The toll of online ads
We were told that the end is just the beginning.
Indeed, as I leave Stanford’s John S. Knight Journalism Fellowship this month, I feel like I’m embarking on a new adventure yet again.
When my wife and I arrived here from Los Angeles with our kids in tow, I knew I wanted to take a shot at changing the world of journalism for the better.
The problem, as I saw it, is that online advertising takes a greater toll on our lives than it generates in ad revenue for publishers. And everything I’ve researched this past year has confirmed that to be true.
As we begin to look hard at data from publishers, the writing is on the wall: Ads alone can’t and won’t pay all the bills and publishers must creatively come up with new ways to fund journalism. Shining a light on the hidden, exposing the truth, and speaking up for the marginalized is hugely beneficial to our society. But finding individuals to pay for this work is like threading a needle.
We’re on a mission to thread that needle.
And when I say “we,” I don’t mean my family or my fellow fellows. Since starting work on the value of ad-free last year, I’ve gained two compatriots dedicated to solving this problem with me: Stanford adjunct professor Sam Savage, an expert at modeling uncertainties; and our technical lead, who I can’t name for now. We’re about to add a fourth member of our team, a statistics expert who will add consumer surveys as a tool in our data-mining arsenal. Combined with our key partner, Mather Economics, whose Listener tool gives an excellent view of ad revenue across an audience, we are bringing our “A” game to tackle this big problem.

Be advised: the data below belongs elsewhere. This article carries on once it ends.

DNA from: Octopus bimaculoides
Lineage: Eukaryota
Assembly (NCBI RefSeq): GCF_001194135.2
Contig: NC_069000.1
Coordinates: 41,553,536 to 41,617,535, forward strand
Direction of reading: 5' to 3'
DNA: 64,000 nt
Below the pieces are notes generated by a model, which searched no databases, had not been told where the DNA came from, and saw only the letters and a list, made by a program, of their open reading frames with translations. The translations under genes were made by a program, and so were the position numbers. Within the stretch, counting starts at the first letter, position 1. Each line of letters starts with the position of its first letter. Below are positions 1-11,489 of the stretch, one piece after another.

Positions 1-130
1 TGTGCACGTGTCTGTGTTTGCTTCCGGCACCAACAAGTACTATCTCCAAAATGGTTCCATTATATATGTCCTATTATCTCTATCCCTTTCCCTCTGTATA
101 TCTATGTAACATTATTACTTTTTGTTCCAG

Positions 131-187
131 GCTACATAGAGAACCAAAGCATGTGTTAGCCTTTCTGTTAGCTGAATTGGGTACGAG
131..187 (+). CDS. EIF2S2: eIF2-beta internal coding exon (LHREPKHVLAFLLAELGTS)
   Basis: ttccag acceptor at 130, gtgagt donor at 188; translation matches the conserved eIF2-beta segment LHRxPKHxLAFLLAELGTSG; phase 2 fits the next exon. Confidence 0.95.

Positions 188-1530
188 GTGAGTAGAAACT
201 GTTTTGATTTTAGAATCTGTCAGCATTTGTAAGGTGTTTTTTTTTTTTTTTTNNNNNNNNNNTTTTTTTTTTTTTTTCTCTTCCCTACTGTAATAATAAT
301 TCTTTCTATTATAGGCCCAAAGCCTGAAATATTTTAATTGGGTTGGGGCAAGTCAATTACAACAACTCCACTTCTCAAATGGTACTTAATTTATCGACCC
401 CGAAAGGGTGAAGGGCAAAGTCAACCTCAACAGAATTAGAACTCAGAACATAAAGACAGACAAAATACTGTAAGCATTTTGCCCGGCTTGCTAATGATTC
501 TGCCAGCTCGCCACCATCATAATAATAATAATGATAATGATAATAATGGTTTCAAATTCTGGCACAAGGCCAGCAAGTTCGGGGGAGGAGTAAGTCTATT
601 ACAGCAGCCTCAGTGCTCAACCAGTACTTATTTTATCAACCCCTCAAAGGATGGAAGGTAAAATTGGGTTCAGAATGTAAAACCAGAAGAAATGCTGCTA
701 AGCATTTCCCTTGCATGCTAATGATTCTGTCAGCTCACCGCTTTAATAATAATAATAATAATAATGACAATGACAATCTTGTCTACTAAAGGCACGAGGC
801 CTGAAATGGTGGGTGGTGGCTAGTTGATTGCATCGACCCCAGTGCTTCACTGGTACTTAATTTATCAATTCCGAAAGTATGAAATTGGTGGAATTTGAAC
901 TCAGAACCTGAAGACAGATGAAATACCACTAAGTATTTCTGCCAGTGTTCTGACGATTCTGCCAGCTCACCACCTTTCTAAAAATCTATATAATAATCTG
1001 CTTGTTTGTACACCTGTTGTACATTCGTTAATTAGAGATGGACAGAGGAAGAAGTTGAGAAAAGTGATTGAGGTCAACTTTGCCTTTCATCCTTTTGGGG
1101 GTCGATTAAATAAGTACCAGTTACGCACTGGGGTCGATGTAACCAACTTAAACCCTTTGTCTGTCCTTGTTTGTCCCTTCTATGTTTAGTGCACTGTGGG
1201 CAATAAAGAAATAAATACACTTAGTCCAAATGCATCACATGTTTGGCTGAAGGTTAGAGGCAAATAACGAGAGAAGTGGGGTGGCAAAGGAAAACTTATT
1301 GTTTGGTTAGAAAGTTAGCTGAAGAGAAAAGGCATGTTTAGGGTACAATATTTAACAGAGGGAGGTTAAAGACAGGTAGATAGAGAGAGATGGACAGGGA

Giant companies — like Apple and Google — are developing their own solutions to reduce the burden that ads place on our privacy and online experiences. But publishers’ relationships with these platforms will always entail being one step removed from their data and their relationship with the audience.
We are pursuing a pay model for ad-free access that publishers can launch on their own digital properties. The first stage of this is determining whether to offer ad-free at all and at what price. As we move through the pilot stage, we’ll see what’s working in one market and try to replicate it in others.
I can’t say whether our team’s solution will work for every publisher or every audience, or even if we’ll get there first. What I can say is that the pressure to change our broken online ecosystem is mounting, and all of our digital experiences must get better.
As a journalist and a citizen, I’m deeply invested in helping journalism thrive in the digital age. Whether a single solution gets us there or it takes many fits and starts, it’s great to be part of pushing change forward.
Ryan Nakashima was a 2016–17 JSK Fellow at Stanford University. He will continue to consult with publishers on pricing ad-free offerings as he returns to work as a technology reporter for The Associated Press’ San Francisco bureau in July. He can be reached by email at firstname.lastname@example.org, email@example.com and on Twitter at @rnakashi .